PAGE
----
– Simultaneous sewing of the rakusu while studying the precepts
– Weekend Rohatsu retreat (Dec. 6-7)
– Online Jukai with Jundo

We’re still not sure how the live online Jukai is going to work out, but that’s part of the beauty of it. The expansion of online Dharma proves again and again that you can seek out and learn from the teaching that best benefits you, not just the teaching next door.

The anatomy of an online meditation course

Posted in Buddhism on the web, General, Vipassana with tags , , , , , , on July 17, 2008 by Al

This week, two excellent Insight Meditation teachers kicked off a 6-week Introduction to Mindfulness Meditation Course (that I mentioned in a previous post). What’s special about that, you say? Well, this meditation course takes place entirely online.

Meditation instruction online? Web-based Dharma teachings? Right up my (and probably your) alley. Now that I’ve almost completed Week One of the course and had my first online meeting with my meditation instructor, I thought it would be interesting to profile the tools that Gil Fronsdal and Ines Freedman (along with a host of other assistant teachers they brought on due to the popularity of the course) are using to bring this course to the web.

Site: Google Sites
The teachers have set up a website specifically for the course. Though (almost) all of the information on the site is communicated via email, this provides a nice repository for students to refer back to during the course.

Group communication: Google Groups
All of the communication from the teachers comes via email from a Google account set up specifically for the course. Students were invited to join the Google group as soon as they registered for the course.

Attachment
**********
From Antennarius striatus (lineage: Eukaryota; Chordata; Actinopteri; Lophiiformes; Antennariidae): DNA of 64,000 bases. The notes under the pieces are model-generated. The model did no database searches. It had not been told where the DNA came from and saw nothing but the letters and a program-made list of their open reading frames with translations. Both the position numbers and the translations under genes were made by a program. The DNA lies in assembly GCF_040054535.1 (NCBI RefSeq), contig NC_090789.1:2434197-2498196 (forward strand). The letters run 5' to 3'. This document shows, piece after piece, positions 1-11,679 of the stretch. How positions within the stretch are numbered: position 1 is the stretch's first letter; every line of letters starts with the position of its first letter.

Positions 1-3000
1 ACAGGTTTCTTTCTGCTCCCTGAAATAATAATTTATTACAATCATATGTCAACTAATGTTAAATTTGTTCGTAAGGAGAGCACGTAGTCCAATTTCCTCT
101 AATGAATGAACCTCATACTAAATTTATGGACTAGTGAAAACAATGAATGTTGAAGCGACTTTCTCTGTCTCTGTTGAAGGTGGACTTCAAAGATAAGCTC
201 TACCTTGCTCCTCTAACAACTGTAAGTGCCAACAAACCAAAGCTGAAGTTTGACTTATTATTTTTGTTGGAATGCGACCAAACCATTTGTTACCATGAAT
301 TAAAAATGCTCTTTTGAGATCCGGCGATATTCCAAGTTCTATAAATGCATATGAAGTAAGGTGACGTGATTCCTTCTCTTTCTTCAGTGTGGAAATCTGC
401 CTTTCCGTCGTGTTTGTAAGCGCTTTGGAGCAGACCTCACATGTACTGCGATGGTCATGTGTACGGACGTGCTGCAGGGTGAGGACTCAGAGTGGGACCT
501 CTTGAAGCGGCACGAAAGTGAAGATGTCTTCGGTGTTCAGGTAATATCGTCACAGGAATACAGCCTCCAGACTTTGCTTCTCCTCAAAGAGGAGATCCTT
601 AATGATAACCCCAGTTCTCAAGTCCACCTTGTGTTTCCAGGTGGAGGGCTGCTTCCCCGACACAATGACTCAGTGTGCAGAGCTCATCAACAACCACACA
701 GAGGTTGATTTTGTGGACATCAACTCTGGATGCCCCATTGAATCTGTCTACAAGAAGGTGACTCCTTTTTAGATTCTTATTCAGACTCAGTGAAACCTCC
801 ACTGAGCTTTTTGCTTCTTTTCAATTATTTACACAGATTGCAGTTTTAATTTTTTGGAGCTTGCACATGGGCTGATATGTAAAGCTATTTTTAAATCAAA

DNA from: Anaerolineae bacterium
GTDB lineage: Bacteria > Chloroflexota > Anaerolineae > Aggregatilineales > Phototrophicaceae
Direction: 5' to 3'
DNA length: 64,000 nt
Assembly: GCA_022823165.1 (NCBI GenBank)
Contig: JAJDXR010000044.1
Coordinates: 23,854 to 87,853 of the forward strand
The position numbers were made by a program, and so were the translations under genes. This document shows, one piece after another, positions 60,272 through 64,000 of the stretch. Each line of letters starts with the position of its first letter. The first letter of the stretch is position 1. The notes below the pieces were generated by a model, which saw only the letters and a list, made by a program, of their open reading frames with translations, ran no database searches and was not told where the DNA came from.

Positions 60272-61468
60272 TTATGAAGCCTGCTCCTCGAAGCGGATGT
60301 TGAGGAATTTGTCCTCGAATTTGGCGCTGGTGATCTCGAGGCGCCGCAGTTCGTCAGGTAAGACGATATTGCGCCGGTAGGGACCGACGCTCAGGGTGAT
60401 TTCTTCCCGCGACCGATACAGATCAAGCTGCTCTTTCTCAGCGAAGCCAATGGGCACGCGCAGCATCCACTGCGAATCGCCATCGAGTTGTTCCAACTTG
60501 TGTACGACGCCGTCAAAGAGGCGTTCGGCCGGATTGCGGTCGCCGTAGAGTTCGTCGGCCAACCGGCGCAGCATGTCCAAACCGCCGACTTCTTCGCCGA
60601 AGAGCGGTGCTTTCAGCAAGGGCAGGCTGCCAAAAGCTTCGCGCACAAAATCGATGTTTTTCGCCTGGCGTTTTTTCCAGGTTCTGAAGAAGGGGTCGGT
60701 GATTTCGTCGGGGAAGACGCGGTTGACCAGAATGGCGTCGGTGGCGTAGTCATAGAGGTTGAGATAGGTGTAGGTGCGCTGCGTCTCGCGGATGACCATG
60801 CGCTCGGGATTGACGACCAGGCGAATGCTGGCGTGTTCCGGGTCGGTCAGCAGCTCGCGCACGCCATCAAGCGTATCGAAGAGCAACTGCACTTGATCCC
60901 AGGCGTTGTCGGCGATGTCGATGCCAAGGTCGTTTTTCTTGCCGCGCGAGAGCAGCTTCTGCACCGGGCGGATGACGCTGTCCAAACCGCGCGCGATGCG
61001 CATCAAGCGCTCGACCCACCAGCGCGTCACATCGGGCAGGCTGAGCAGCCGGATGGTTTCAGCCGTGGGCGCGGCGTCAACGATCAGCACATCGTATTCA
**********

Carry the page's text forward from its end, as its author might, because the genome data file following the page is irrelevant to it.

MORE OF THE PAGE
Scheduling: Jiffle
This is the one tool I hadn’t heard of before I took this course. Jiffle allows others to schedule themselves for appointment times on your calendar (if you approve the request). Students were required to reserve a time each week on their instructor’s Jiffle calendar for their one on one meeting.

One to one communication: Phone, IM, Skype, and email
Course participants have a lot of flexibility in the way they choose to communicate with their meditation instructors. We had our choice of regular phone (we call our instructor or our instructor calls us), various IM clients (Y! Messenger, AIM, Google Talk), Skype voice and/or text chat, or just plain old emails. No matter what you choose, you get guaranteed weekly live one on one time with your meditation instructor.

The instructors have artfully combined all of these tools to create a seamless practice environment where communication is quick, scheduled, and personal. The instructors are available to answer questions, and practice issues that are relevant to the entire group can easily be shared with everyone. So far, this is a great experience and a flagship example of buddhism for the web generation.